Friday, September 13, 2013

Salt River Wild Horses of Arizona Challenge Painting #446

"Red Mountain"
Salt River Wild Horses
8 by 10 inches Graphite on Watercolor Paper
by Linda L Martin Artist
Limited edition of 20 signed prints available by request
In the United States there are approximately  between 200,000 and 500,000 wild horses that are currently not protected by the Wild Horse and Burro Act. Those that survive only do so because groups of people local to where they live form management associations to document them and help develop legislation and management plans to protect them.

The majority of un-protected wild horses today were either not on Federal Public Land at the time of Act or  they were on private, state or reservation land that never fell under the protection of the 1971 act. I am also told that some herds and bands were not counted as part of the 1971 census due to political maneuvering as well as miss understandings as to owner ship of the wild horses during the first Census after the Wild Horse and Burro Act was passed and put into effect. As I have stated one such herd was the Virginia Range horses in Nevada.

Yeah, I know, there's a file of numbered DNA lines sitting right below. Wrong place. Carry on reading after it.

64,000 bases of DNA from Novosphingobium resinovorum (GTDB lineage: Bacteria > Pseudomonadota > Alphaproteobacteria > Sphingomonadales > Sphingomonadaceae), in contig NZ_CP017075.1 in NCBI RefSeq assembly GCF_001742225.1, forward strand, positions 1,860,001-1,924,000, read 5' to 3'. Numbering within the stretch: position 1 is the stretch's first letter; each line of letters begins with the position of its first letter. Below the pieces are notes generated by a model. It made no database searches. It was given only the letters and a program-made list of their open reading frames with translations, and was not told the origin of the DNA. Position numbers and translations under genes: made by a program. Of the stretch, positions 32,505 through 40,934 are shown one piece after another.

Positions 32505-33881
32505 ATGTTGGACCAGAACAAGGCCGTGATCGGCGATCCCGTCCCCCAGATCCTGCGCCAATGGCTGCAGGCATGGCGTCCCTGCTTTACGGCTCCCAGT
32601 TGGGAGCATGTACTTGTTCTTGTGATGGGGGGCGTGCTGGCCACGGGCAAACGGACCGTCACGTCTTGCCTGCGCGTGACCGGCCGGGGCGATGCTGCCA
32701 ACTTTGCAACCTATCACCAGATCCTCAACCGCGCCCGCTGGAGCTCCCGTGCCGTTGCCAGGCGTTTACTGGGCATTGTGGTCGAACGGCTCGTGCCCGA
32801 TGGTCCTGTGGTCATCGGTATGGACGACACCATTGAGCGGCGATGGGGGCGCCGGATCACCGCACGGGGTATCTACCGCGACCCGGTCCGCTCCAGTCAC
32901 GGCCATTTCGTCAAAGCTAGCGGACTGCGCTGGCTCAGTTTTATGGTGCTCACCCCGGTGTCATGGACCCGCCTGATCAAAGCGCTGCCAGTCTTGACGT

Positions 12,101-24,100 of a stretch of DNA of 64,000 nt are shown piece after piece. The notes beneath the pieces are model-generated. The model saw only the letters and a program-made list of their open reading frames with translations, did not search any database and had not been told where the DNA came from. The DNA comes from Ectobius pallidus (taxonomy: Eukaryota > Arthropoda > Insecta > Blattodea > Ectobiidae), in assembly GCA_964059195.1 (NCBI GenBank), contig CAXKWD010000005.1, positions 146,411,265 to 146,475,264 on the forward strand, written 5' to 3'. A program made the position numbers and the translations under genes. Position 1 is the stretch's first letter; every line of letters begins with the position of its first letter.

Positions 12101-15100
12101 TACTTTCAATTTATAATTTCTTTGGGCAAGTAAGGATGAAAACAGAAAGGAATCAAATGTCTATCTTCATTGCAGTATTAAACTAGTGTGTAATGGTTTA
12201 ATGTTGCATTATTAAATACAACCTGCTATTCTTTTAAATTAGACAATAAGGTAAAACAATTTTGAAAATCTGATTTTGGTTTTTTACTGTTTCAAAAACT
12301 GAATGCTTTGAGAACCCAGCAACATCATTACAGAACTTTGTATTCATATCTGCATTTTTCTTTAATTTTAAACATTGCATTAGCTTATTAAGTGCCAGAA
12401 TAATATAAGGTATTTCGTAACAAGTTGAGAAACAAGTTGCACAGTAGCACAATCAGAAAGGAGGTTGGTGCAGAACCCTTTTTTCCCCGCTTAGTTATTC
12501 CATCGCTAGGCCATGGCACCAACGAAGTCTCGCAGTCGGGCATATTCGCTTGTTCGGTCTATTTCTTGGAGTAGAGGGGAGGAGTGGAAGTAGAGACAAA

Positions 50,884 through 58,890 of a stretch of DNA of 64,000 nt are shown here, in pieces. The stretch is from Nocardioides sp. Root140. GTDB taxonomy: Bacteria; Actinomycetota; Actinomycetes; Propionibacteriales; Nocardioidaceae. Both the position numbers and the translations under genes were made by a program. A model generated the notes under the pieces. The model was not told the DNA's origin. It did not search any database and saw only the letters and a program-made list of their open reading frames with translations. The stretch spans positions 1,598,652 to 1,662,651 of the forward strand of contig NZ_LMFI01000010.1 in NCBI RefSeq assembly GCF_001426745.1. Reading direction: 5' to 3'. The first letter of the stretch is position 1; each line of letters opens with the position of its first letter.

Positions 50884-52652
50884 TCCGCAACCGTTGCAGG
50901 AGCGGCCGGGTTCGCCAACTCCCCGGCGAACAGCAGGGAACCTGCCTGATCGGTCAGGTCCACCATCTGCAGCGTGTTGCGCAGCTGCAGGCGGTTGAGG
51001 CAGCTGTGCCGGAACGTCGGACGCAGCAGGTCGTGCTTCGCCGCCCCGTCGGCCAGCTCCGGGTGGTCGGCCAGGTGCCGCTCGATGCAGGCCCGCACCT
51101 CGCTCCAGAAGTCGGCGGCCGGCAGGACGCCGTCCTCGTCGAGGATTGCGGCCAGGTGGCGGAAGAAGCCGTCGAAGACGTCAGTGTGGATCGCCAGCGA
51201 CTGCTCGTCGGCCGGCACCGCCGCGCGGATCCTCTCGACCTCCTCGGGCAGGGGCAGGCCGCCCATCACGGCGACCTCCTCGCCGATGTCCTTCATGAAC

The Salt River Wild Horses of Arizona are another such a herd.  I am told that the wild horses  run on both National Forest Land as well as Salt River Pima-Maricopa Indian Reservation and the Fort McDowell Yavapai Nation.

The one thing that the Salt River herd has that most other wild horses do not is an amazing desert river that flows year long. And there they spend much of their time raising their young, interacting with visitors to the Tonto National Forest. and  have developed some very unique skills involving water that are usually only seen in the East Coast Herds among the ponies who frequent the marshlands.

This drawing is my first Study of the Salt River Wild Horses and will be the first in a series of paintings and Drawings I will be undertaking in the next 6 weeks. I am collaborating with Dave Saunders one of the Arizona Photographers for many of the paintings, including this drawing. Thanks Dave!

If you would like to see more images of the Salt River Wild Horses you can follow their page on Facebook:
Blogger's note: Some of the factual information about the Salt River Wild Horses was missing and incorrect and I made corrections  on 9/14/2013 .  Thanks to the Salt River Wild Horse Team for updating me and helping me share corrected information.

No comments:

Post a Comment